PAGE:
Are Some Startup Hubs Doomed To Failure?


Are all tech hubs created equal?

Probably not. While the expansion, and accessibility of higher education has made the modern global talent pool more ingenuitive than ever, and although new businesses are growing at a blistering pace around the world, a series of common variables often lead to certain cities blossoming into new Silicon Valley’s, while others never reach their full potential.

Numerous factors play their part in determining whether a startup hub will thrive or remain stagnant. We’ll look into some of the defining components of what goes in to creating the next new business capital, and why some will inevitably be left behind.

1. Ease of Doing Business

This should never be overlooked. As dynamic a talent pool a city might possess, if enough roadblocks to opening a business, and capital movement (investment) are put into place, no number of startup accelerators, or coworking spaces will be enough to ward off the forthcoming failure.

Speaking from personal experience, Athens, Greece has a number of promising new startups, and talented young entrepreneurs. They’re growing businesses which, under different circumstances could make their mark across both domestic and regional markets. However in a country which is plagued by over-regulation of the business sector, including multiple bureaucratic obstructions limiting the ease with which foreign venture capital can be pumped in to support aspiring startups, one can’t help but be pessimistic for the current state of the community.

2. Cost of Living 

It’s hard to not think of Berlin when this issue comes up. Low rent prices were one of the primary ingredients in transforming the German capital into a dynamic tech hub, currently hosting over 2,000 startups. and amassing over $800 million in Q1 funding for 2015.

Being priced out of cities like London, a new generation of business leaders came to the city to build some of Europe’s leading ventures. While the prices have gone up over the past decade, Berlin remains an attractive option both within Germany, and in comparison with some of Europe’s other business centers.

3. Geography 

While it might be overlooked, geography plays its part in developing tech hubs. Europe is a prime example of this in action, with cities like Amsterdam, and Berlin being centrally located both across continental transport routes, which make them a natural crossing point to begin with. In addition, there’s also their proximity to national borders, making the influx of foreign talent all the more feasible as well.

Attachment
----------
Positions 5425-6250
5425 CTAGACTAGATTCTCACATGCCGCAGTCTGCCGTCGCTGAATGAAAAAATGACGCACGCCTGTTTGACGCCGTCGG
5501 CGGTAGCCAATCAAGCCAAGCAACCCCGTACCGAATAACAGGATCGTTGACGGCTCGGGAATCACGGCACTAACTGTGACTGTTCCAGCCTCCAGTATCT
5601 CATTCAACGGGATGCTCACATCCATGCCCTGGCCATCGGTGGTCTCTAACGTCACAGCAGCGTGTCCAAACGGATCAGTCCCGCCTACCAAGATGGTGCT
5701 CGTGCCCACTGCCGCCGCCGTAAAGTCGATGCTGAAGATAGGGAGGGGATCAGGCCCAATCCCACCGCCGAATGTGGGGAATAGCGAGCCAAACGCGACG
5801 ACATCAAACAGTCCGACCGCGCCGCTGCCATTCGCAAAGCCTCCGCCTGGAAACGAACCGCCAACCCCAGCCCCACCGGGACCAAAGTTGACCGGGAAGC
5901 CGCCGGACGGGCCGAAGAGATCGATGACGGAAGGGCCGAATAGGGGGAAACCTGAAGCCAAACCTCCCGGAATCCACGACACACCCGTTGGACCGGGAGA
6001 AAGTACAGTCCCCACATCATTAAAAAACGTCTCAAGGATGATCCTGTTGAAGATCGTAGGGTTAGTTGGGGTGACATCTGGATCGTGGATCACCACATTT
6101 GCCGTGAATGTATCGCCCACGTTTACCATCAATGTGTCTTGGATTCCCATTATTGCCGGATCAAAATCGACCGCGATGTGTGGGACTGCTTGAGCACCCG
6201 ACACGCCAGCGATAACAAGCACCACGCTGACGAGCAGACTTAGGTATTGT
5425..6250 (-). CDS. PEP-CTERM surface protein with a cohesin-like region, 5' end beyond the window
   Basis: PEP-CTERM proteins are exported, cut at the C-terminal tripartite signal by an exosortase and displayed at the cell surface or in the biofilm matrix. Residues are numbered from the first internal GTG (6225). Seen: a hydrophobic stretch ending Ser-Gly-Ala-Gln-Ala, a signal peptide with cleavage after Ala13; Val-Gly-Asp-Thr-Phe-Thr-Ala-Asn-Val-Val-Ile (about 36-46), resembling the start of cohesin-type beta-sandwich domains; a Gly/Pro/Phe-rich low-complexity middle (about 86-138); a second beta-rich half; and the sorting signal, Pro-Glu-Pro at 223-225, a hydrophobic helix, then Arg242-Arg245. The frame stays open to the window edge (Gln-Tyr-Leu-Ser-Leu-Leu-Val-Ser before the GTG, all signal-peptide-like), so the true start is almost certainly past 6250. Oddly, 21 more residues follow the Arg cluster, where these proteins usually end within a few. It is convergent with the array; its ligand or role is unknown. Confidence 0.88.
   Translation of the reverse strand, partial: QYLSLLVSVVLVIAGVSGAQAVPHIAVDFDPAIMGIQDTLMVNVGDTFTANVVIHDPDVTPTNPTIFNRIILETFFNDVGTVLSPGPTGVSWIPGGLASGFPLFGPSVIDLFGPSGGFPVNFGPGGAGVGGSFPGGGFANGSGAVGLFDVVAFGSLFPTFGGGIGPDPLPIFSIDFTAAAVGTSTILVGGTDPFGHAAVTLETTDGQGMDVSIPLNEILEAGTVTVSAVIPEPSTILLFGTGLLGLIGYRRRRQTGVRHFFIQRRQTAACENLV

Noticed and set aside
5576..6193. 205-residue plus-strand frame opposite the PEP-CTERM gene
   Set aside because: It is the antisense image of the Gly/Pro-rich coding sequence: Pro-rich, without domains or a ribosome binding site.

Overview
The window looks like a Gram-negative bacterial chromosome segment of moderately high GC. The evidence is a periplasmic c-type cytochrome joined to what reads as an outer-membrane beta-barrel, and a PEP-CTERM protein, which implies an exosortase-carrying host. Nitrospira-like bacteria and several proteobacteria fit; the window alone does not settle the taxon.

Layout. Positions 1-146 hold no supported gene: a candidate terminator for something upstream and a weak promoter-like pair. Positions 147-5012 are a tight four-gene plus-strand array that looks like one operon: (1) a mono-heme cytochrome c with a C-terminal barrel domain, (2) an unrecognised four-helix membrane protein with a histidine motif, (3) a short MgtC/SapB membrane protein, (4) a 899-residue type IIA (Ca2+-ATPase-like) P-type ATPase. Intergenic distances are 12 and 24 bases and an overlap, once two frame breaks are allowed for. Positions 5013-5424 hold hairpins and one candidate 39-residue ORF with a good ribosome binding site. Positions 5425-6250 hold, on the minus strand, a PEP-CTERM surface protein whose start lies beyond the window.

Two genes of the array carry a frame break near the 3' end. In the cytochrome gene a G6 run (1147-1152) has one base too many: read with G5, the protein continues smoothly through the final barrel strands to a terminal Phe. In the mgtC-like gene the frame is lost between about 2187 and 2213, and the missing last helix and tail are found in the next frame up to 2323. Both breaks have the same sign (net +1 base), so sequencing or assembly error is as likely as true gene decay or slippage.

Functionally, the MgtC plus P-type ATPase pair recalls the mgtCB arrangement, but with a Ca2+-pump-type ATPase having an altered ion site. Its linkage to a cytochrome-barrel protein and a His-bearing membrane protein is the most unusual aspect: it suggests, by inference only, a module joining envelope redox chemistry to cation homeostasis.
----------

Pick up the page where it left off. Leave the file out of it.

In the same regard, geography can work as a disadvantage to cities across Europe’s periphery, including essentially isolated markets such as Tel Aviv, which in spite of the range of successful companies it has produced, is effectively cut-off from the rest of the continent.

4. Local Higher Learning

Having Stanford around the corner must be nice for executives in Silicon Valley.

In truth, having top ranked higher education institutions can provide a huge boost to cities looking to set themselves apart as tech hubs. Especially in cases where high level STEM programs are nearby, the level of talent flooding the job market breeds innovation on its own, and provides local firms with a major competitive advantage.

5. Culture 

Ultimately, it is a lot about culture. Different cities are known for different things, both in business and beyond. Brand recognition as a locality helps spur a more general culture of innovation, bringing in talented individuals who look to be at the heart of the action when it comes to new business development, product launching, and venture capital.

True startup cities are also renowned for their counterculture. It’s about having a new take on business, and embracing creativity, new ideas, and new technology. Corporate centers will always be around, however for a true startup city to exist, the above factors all play their part.

Leave a Reply

Your email address will not be published. Required fields are marked *

You may use these HTML tags and attributes: <a href="" title=""> <abbr title=""> <acronym title=""> <b> <blockquote cite=""> <cite> <code> <del datetime=""> <em> <i> <q cite=""> <s> <strike> <strong>